[Talk-us] Bike route relation issues

stevea steveaOSM at softworkers.com
Sun Jan 11 19:54:07 UTC 2015


Kerry Irons writes:
>By the logic that I-5 in Oregon is tagged as a bike route, then all 
>roads in the US that don't prohibit bicycles should be tagged 
>likewise.  Obviously that "logic" is incorrect.  There is no body, 
>official or otherwise, that calls I-5 in Oregon a bike route.

Agreed:  see below about the map referenced by Clifford Snow which 
only notes that I-5 "is" an Interstate highway.  No suitability or 
legality for bicycles is expressed (though it may be implied) by 
Oregon's DOT map.

The legend on Oregon's State Bicycle Map, shows Interstate Freeways 
simply designated as such (and "diminished" by map color semiotics -- 
making them gray), no suitability or legality of Interstates for 
bicycles is expressed, though it may be implied by being a "lesser 
semiotic."  (As in, "poor choice upon which to bicycle.")  The map 
legend also denotes "Highway Shoulder Width 4' or More" (prominent: 
thick with red casing), "Highway Shoulder Width Less then 4'" (yellow 
and thinner) and "Paved/Gravel Road Without Shoulder Data" (thinner, 
less prominent lines yellow with gray casing or gray and very thin). 
Importantly, no specific mention is made about the legality of 
bicyclists on any particular road.  So I come to a conclusion that 
Oregon's DOT makes no assertion of bicycle legality on any road, AND 
does not express any particular bicycle routes, at least with this 
particular map.

Let us recall that it is longstanding correct data entry in OSM to 
enter physical infrastructure tags for bicycles (such as 
"cycleway=lane") as well as logical infrastructure tags for bicycles 
(route relation data such as network=rcn).  Both might be determined 
from either "on the ground" real world data such as paint on the 
asphalt (physical) / a "Local Bike Route Number 44" sign (logical) OR 
from published/printed (by a government official body) data such as a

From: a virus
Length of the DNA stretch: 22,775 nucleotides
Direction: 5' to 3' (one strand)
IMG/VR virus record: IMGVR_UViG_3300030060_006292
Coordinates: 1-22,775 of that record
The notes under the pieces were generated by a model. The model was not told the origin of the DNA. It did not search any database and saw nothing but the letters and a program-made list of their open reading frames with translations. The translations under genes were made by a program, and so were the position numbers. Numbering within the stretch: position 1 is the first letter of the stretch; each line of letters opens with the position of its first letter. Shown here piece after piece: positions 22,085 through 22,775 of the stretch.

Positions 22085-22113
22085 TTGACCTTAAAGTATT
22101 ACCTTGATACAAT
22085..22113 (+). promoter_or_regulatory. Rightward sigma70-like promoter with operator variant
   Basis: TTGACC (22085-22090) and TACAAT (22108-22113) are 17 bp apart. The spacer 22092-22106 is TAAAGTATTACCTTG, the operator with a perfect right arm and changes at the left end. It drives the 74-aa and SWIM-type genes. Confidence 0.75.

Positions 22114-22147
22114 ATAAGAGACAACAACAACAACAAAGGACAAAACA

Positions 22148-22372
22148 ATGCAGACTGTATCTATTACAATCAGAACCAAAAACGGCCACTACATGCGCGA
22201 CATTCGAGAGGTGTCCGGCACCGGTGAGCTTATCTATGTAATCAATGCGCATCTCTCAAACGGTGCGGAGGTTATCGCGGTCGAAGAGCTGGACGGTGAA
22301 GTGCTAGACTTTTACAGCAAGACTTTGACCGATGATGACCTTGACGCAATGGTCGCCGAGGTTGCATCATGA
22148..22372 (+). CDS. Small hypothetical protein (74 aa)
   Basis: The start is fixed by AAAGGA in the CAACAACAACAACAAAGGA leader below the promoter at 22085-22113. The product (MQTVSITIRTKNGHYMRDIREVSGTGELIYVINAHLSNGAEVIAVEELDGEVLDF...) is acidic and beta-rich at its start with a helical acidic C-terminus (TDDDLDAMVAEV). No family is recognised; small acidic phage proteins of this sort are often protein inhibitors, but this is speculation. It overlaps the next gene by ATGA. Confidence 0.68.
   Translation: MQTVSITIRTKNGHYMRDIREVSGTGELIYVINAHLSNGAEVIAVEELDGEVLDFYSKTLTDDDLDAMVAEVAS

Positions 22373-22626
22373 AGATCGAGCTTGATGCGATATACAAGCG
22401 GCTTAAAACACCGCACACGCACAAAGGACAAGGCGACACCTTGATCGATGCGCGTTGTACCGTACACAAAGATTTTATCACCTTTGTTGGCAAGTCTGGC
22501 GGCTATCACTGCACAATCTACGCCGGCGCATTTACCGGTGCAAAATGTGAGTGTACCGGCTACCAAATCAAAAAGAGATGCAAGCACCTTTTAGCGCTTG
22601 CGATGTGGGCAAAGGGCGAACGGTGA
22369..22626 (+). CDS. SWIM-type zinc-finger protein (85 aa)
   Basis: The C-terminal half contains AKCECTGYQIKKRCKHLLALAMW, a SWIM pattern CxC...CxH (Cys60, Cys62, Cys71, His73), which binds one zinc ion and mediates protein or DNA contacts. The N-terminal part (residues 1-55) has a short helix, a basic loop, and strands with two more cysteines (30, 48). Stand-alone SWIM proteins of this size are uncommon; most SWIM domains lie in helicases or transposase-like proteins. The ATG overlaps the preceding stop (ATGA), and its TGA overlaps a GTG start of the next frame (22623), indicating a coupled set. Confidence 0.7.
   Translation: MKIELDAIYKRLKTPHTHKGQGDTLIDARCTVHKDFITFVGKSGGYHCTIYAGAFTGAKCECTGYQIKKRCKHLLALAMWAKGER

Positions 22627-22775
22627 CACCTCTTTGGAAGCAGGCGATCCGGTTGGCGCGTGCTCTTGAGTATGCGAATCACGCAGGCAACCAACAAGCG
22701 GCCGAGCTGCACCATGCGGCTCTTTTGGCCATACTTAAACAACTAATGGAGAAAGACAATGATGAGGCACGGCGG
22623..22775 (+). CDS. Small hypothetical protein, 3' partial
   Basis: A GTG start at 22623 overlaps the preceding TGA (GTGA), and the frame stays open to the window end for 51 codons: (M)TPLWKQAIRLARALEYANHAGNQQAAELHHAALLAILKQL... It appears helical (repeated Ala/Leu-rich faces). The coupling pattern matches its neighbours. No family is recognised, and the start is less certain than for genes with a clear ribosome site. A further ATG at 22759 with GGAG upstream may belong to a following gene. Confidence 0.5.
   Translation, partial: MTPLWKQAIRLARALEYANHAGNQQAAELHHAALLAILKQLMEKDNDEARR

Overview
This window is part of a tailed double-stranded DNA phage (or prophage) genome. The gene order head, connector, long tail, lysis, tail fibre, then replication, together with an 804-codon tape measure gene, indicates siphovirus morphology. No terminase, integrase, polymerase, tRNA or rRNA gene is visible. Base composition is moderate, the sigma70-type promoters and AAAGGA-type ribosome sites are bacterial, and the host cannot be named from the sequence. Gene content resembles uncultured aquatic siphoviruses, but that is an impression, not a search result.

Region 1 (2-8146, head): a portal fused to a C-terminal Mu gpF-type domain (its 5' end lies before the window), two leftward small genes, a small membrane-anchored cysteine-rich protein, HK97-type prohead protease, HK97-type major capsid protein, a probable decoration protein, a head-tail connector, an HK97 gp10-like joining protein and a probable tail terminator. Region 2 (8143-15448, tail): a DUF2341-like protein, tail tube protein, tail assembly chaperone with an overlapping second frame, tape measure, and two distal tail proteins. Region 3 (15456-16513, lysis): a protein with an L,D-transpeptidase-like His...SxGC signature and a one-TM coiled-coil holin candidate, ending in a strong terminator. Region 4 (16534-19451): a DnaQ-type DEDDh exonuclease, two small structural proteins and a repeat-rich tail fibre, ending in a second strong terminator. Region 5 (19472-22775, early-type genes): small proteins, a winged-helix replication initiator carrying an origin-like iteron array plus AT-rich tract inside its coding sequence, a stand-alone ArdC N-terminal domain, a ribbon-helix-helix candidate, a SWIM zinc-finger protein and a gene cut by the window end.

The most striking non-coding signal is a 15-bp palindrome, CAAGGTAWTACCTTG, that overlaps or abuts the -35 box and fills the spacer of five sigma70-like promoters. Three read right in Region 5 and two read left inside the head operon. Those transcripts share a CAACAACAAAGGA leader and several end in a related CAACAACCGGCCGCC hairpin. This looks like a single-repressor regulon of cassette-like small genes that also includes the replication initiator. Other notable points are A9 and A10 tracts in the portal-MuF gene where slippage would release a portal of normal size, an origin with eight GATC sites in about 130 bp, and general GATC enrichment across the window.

map of a local or state bicycle route network.  However, in the 
latter case of describing logical infrastructure, actual signs make 
route data unambiguous to put into OSM, whereas a published map 
without signs is a bit more controversial.  I argue that a government 
body which says "a logical bike route exists on these segments of 
physical infrastructure" (but without signs) means that OSM can 
correctly contain a bicycle route relation reflecting this.  This is 
the "on the ground verifiability" issue regarding signed vs. unsigned 
(logical) bicycle routes.  We should not confuse this with using 
proper tags (cycleway=lane...) to describe physical bicycle 
infrastructure, or whether bicycling is legal on a particular segment 
of physical infrastructure:  these are different but related issues.

James Umbanhowar writes:
>The GDMBR issue seems to be a conflict between tagging for the 
>renderer and tagging for the router...My opinion is that the road 
>ways themselves should be tagged as unpaved (or tracks as many 
>already are).

Agreed, though this does not seem a conflict between tagging for the 
renderer and tagging for the router:  tags highway=track and 
surface=gravel suffice to describe physical infrastructure, route=mtb 
and ref=GDB suffice to describe logical infrastructure.  These 
accurately and sufficiently tag, and renderers get them right (well, 
they do or should).  Additional tags (width=...) might not render, 
but if accurate, can be helpful.

>The I-5 thing seems strange.  That is not a separate "bike route" 
>but rather an interstate highway that allows bicycles.  bicycle=yes 
>on all the component ways should be sufficient.

I do not agree:  again, I find no evidence (from the Oregon DOT map)